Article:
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Ferries - Terminal maintenance contracting 2019-2021 Biennium

typical ferry terminal structure schematic Typical ferry terminal structures ( enlarge )

Diagram of ferry terminal components

Diagram of terminal components ( enlarge )

Status - Fall 2020

Recently completed construction

  • Bremerton bridge hinge replacement
  • Coupeville bridge hinge replacement
  • Coupeville light pole replacement
  • Eagle Harbor heat system replacement
  • Edmonds HVAC Replacement
  • Kingston HVAC Replacement
  • Mukilteo floating chain adjustment
  • Point Defiance/Tahlequah bridge painting
  • Port Townsend under dock drain repair and electric wire repair
  • Seattle wingwall repairs in Slip 1, Slip 2 and Slip 3

Ongoing construction activity

  • Bainbridge solar panel installation roof of terminal building (September)
  • Bainbridge parking lot paving (September-October)
  • Clinton bridge and wingwall painting
  • Southworth coverplate repair at movable bridge transition
  • Vashon Slip 2 apron lip replacement (materials received scheduling when there are three boats back onsite for staging)

Upcoming projects

  • Coupeville generator replacement (purchase order submitted, awaiting procurement)
  • Eagle Harbor Slip E apron repair (some materials ordered)
  • Edmonds Dayton Avenue signal improvements (signal materials on order)
  • Point Defiance and Tahlequah dolphin repairs (October)
  • Vashon Facility Repairs to be made to wingwalls, dolphins, trestle piling and passenger only facility (approximately three weeks of onsite work in late October) – (currently awaiting all material to be fabricated)


WSF's terminal engineering maintenance group contracts out approximately $2 million in construction projects annually. These contracts address short-term maintenance issues identified through inspections of the facilities, prior to larger replacement projects.

Why is WSDOT Ferries Division (WSF) doing this work?
The goal of these terminal maintenance contracts is to maintain our terminals so that we can prevent disruption to ferry service. These contracts can be broken down into the following categories of work (see diagrams at top right for visuals of terminal structures and components):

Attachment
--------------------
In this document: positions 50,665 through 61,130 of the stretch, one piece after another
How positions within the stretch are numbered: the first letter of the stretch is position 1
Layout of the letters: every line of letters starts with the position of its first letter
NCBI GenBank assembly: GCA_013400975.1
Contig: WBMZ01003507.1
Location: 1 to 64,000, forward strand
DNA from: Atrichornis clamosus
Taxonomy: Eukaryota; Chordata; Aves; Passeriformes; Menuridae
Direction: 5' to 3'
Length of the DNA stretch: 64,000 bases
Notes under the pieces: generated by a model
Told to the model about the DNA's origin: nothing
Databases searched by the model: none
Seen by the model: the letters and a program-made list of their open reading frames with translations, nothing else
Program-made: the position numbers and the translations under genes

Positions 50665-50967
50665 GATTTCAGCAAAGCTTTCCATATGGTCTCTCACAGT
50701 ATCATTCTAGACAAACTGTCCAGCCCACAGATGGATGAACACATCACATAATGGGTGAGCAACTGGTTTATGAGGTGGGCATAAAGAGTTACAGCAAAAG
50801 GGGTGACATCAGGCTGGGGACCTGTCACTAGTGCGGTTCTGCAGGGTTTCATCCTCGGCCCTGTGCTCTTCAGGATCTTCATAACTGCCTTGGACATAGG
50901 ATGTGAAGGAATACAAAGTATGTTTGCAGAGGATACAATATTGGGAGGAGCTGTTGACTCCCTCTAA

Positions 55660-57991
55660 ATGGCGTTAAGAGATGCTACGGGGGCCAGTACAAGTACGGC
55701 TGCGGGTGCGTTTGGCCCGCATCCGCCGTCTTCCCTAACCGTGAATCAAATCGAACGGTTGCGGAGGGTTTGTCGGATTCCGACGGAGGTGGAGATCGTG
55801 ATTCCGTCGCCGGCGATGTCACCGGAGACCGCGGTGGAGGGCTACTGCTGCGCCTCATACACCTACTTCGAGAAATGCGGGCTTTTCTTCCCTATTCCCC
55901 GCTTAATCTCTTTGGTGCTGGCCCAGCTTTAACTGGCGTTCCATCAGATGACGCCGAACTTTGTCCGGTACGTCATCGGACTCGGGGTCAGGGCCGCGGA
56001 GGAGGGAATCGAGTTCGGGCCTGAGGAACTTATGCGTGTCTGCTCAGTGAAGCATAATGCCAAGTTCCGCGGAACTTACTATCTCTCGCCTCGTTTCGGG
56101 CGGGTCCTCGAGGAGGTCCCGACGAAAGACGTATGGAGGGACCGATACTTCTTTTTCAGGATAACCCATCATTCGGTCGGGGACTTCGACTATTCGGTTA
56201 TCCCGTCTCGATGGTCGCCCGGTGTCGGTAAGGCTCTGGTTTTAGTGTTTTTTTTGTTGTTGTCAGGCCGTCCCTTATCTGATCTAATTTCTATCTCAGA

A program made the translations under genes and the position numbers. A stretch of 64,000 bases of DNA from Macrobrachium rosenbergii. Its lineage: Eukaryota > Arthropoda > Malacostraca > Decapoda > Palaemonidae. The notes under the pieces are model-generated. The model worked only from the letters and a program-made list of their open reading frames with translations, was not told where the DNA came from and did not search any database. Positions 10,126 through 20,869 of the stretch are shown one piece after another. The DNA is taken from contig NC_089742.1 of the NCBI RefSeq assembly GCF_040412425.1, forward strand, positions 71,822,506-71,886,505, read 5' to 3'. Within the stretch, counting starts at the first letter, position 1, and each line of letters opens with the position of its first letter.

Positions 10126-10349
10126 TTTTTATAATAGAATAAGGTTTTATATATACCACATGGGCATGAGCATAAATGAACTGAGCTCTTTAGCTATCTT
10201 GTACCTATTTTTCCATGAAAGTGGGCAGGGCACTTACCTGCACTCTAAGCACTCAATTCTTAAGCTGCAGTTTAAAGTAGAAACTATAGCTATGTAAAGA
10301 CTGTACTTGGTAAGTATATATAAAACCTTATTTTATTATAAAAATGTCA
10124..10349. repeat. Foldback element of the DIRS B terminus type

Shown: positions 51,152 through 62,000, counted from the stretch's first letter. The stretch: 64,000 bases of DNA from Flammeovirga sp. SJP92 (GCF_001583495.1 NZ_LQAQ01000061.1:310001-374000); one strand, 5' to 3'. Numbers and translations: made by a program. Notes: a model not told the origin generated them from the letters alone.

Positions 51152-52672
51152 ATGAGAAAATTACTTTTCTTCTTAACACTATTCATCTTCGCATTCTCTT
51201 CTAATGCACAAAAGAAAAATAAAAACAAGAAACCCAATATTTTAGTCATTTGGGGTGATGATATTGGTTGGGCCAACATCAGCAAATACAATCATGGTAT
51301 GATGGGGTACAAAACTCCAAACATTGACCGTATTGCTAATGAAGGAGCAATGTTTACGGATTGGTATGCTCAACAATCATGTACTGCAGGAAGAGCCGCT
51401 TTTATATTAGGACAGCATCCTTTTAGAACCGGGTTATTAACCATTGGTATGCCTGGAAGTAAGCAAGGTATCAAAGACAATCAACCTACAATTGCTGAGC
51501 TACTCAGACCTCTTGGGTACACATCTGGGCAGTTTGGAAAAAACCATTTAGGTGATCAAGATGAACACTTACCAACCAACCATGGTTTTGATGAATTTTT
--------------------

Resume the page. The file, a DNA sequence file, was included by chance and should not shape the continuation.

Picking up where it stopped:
• Landing aids: This work involves repairing and replacing fenders, chains, rub faces and piling. All of these items are part of the wingwalls and dolphins against which the vessels land.
  • Vehicle transfer spans: This work involves repairing all of the transfer span components, which consist of aprons, towers, bridge seats, and mechanical and electrical systems. This work does not include paving or painting the spans.
  • Overhead loading: This work involves repairing the overhead loading structures, which consist of fixed walkways, foundations, electrical and mechanical systems, the elevator cabs and the overhead loading transfer span. This work does not include painting and other items which are included in facility work.
  • Painting: Painting all steel around the terminals, including piling, transfer spans, overhead loading and landing aids.
  • Trestle and bulkheads: This work includes repairs to the trestles, which consist of piling, caps, stringers, cross bracing, decking and concrete. This also includes work on the bulkheads and the rip-rap that protects the bulkheads.
  • Facilities: This involves work all around the facilities and includes utilities, building systems, painting (other than structural steel), and septic systems.
  • Pavement: This work involves grading, paving, asphalt sealing and overlays on the bridge decks.
  • Vendor work: All of this work is done by purchase requisitions and agreements, and involves preventative maintenance items (typically less than $10,000 each). The major types of work that may be done by vendors include bird deterrent systems; cleaning; maintenance on the compactors and elevators; fender purchases; fire systems; heating, ventilation and air conditioning systems; inspection permits; landscaping; equipment rentals; towing; signing; and striping.

The end result
Our terminals must be in good working order so that we can meet each scheduled sailing and not impose load (weight) restrictions. This is reported as part of WSF's performance measures. Eight of WSF's terminals have more than one slip, which minimizes service disruptions when work is occurring on other slips. However, WSF typically ties up vessels in these slips each night. To prevent the cost of moving vessels each day, these slips need to be operational as much as possible.

The goal of the terminal maintenance team is to prevent lost trips due to terminal issues such as these whenever possible.

Project benefits
This work will maintain our ferry terminals at a standard where we can maintain safe and consistent ferry service to our customers.

What is the project timeline?
Various projects are conducted throughout the year based on terminal availability, weather, and permit restrictions.

WSF has developed an on-call contract for off-shore repairs that require a floating derrick barge. WSF solicits bids for this on-call contract every two years. Once awarded to a contractor, the work is completed on an as-needed basis. This saves a significant amount of time and money by not having to develop separate contracts for each minor item of work.

WSF also solicits bids for an on-call contract for painting work.

Other contract work is designed and bid out for private contractors.

Financial information

  • Budget: $2 million-$2.5 million per fiscal year
  • Funding source: terminal engineering maintenance operating funds

How can I get more information?

Tom Castor
WSF Marine Project Engineer

Customer Service